Now we transition from Blaxicans to How to Tame a Wild Tongue by Gloria Anzaldua.  For homework, the students had read and annotate this essay. So, to quickly assess comprehension, I begin giving them some general questions to answer about the text. I tell them to write the answers down in their notes, and I will not collect it.  It is to help them better understand the text. Students often struggle with author's purpose. I teach my students a formula for stating the purpose: Author's name wants to (verb of purpose) + audience + central idea.  The this essay the purpose statement is, "Gloria Anzaldua wants to persuade Tex-Mex speaking people to maintain their unique language to avoid assimilation."  It is a bit formulaic, but the key information is present (RI.9-10.6).

They can work in their groups to answer the questions.  Group work is the fastest way to accomplish the task. They can divide up the work and/or get help from a table mate if necessary (SL 9-10. 1a).   I give them about five minutes to answer the questions and then I call of volunteers to share their responses.  Students can add to their notes if necessary.

Now we repeat the activities we did for Blaxicans.  First the students work in their groups to complete the assumptions' chart using direct evidence from the text to support their position(RI 9-10.1). Anzaldua has almost the polar opposite position on assimilation from Rodriguez.  If the students did not pick up on this idea when they read the essays, it should begin to become clear to them as they work on the chart.  

As they finish the chart, we make a list of inferences and evidence on the board.  Next we move onto the question regarding Anzaldua's position on assimilation. I ask the students for her central idea and evidence to support it (RI 9-10.2).  Anzaldua says that Spanish speakers must resist assimilation. For her language is the key to culture. I write the information on the board.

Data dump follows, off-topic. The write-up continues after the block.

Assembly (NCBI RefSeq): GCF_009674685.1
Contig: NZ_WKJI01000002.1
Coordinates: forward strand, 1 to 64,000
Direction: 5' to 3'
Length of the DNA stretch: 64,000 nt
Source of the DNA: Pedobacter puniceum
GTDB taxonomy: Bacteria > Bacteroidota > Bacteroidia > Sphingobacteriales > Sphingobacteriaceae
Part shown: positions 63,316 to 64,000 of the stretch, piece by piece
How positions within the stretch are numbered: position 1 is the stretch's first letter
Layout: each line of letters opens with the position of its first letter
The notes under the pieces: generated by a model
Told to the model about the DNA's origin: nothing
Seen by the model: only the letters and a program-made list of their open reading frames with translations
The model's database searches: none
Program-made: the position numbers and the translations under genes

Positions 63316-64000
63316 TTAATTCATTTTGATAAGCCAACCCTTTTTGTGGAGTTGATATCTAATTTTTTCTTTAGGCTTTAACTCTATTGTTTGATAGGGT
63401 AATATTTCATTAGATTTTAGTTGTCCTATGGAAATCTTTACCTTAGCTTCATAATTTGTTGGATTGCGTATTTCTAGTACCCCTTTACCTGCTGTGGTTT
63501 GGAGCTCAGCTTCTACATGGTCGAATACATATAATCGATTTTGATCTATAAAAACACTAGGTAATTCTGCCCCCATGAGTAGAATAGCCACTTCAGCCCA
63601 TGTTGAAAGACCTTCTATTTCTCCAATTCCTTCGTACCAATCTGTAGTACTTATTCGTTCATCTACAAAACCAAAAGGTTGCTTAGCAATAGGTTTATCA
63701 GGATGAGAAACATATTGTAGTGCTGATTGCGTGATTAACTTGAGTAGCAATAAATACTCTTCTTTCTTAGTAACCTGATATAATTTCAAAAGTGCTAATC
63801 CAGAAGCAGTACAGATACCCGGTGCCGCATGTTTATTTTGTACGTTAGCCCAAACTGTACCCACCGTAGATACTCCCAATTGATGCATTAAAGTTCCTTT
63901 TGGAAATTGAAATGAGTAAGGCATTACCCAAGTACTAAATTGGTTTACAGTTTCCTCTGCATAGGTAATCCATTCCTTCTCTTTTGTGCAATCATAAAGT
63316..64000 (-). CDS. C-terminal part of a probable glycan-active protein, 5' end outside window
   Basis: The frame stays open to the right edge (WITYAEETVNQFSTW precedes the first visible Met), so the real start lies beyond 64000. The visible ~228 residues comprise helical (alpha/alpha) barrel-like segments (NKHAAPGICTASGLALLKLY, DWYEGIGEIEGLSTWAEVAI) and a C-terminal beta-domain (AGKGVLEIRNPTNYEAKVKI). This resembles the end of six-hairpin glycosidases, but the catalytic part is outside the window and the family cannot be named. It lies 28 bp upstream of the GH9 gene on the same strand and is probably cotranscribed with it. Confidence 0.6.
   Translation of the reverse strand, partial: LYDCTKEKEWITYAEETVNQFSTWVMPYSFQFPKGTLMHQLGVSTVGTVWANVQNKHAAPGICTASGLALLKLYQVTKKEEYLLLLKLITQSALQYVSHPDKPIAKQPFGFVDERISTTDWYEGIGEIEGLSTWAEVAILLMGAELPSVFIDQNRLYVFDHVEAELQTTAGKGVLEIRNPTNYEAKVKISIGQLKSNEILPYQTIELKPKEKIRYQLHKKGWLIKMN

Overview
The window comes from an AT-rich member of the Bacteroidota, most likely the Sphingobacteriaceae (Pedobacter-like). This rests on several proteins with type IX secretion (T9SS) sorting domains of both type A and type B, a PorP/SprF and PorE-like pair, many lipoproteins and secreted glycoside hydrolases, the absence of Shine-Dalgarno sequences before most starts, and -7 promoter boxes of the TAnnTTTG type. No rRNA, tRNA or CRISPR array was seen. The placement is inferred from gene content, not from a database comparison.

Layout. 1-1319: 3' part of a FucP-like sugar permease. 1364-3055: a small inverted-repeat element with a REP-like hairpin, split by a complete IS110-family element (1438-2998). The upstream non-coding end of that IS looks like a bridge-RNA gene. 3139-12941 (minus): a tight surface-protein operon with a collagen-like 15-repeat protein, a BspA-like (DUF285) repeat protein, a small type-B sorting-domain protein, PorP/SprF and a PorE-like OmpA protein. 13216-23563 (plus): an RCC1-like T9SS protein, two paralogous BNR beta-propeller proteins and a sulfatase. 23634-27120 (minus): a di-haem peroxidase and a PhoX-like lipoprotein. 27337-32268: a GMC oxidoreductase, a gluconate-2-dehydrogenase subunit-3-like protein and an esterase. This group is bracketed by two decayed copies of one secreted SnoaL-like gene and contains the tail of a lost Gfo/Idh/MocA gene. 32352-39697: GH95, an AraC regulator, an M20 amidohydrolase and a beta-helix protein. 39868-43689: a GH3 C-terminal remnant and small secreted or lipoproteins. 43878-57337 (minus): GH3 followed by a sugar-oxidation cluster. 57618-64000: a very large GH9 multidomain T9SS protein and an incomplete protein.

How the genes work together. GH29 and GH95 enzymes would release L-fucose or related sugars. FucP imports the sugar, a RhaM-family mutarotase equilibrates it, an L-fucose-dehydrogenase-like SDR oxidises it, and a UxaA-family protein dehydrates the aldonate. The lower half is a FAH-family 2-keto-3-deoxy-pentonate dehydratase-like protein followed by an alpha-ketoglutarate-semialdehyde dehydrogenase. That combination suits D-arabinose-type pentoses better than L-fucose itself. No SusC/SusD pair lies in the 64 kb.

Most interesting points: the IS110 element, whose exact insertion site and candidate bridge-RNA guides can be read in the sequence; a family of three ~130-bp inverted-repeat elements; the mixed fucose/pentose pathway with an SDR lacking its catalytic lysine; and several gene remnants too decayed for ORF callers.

Anzaldua, Gloria. “How to Take a Wild Tongue” Resources for Teaching: Remix, Reading Composing        Culture. Boston: Bedford/St. Martin's, 2006. 53-59. Print.

Building Knowledge: Compare and Contrast Assimilation

20 minutes

One of the questions in the essay packet is a compare and contrast synthesis question on the authors' positions on assimilation.  I am going to use it as a formative assessment to see if they can compare and contrast the development of two central ideas.  It is a bit ambitious because our writing thus far has been focused on narrative and now they have to write an expository response (W 9-10. 2).  The goal is for the students to find evidence using the three cultural assumptions that we have been discussing in class.  Then use that evidence to show the similarities and differences in how each author views assimilation. 

I direct them to page 125 in the packet. We read the question together.  I answer any questions regarding the prompt.  I tell them to use their homework, annotated essays, and the notes and charts from class today to respond to the prompt.   

 

Closing: Culture Wheel Check In

10 minutes

After the students turn in their response to the compare and contrast prompt, I ask them to get out their culture wheel planning sheets.  

I give them a few minutes to transition from the essays to their projects.   I answer any clarifying questions about the planning sheet and/or the project.

At this point the students have spent enough time with their group.  I give them the option of working independently on their project or finding a partner to evaluate their planning sheet. If working with a partner, I specifically tell them to look at the relationships among the sentence and the images, do they support that aspect of culture?

I walk around the class monitoring the discussion and answering questions.